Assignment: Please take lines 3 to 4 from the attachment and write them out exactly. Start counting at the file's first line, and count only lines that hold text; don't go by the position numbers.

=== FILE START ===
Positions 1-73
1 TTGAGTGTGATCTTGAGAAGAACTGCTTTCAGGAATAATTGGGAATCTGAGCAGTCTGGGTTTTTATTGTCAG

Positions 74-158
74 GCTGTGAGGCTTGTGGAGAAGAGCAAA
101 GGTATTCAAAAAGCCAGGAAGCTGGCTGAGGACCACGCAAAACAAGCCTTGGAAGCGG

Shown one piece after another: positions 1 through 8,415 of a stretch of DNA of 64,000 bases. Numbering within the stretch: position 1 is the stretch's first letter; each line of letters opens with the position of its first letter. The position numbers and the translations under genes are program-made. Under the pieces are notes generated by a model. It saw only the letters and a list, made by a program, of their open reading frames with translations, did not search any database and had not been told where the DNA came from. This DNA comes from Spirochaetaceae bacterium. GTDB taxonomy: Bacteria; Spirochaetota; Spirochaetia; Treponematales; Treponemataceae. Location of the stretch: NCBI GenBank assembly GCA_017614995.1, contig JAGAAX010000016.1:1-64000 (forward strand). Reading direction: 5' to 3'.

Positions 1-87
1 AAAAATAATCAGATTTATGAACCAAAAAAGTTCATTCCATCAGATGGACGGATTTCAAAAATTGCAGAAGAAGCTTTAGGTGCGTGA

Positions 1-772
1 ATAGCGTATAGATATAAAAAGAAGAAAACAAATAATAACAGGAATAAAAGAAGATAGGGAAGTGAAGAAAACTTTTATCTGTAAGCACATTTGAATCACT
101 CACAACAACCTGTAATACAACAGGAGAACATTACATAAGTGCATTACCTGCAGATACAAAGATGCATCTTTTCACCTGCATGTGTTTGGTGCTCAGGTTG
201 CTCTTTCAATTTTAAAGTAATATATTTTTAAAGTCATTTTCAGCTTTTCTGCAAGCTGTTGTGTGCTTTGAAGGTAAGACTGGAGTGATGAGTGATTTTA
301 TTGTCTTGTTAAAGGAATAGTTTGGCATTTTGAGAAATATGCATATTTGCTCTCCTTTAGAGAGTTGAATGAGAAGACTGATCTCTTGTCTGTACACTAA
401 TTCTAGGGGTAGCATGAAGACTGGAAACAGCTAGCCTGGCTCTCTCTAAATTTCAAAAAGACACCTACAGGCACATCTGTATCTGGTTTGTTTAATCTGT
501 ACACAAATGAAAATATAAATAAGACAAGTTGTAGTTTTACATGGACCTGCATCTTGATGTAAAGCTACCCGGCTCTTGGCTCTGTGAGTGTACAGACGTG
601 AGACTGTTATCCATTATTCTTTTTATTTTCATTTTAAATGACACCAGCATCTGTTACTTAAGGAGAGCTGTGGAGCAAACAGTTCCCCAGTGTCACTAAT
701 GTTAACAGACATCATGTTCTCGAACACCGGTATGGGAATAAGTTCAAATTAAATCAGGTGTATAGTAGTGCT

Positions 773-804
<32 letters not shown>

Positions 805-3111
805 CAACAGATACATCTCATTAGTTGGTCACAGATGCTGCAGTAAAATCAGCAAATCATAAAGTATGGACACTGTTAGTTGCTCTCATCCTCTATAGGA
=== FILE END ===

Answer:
Positions 74-158
74 GCTGTGAGGCTTGTGGAGAAGAGCAAA